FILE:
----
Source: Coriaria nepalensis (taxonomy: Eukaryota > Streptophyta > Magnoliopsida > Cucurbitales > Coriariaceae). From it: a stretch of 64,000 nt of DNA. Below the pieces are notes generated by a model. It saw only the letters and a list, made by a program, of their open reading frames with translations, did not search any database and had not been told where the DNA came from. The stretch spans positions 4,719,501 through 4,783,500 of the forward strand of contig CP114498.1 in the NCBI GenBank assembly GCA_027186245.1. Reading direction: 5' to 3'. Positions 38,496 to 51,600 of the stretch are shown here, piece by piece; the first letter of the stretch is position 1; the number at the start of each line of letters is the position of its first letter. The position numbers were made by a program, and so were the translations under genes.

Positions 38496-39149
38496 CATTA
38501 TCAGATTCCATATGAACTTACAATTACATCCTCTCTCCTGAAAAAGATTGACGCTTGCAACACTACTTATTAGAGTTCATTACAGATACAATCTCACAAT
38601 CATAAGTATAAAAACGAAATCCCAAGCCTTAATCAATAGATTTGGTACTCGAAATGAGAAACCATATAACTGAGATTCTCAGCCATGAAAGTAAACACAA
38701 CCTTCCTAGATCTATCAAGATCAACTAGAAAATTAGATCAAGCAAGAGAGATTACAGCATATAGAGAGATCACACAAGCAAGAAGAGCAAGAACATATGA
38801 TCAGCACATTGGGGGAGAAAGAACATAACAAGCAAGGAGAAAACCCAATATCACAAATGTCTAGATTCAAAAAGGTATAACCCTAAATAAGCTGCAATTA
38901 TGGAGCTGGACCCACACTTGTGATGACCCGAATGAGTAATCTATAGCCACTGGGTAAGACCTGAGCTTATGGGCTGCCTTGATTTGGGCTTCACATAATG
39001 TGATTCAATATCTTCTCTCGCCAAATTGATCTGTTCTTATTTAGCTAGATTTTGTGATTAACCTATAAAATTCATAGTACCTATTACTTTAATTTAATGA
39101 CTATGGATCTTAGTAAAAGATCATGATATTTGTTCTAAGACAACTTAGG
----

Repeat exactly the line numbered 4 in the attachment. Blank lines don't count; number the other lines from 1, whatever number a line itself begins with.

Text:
38501 TCAGATTCCATATGAACTTACAATTACATCCTCTCTCCTGAAAAAGATTGACGCTTGCAACACTACTTATTAGAGTTCATTACAGATACAATCTCACAAT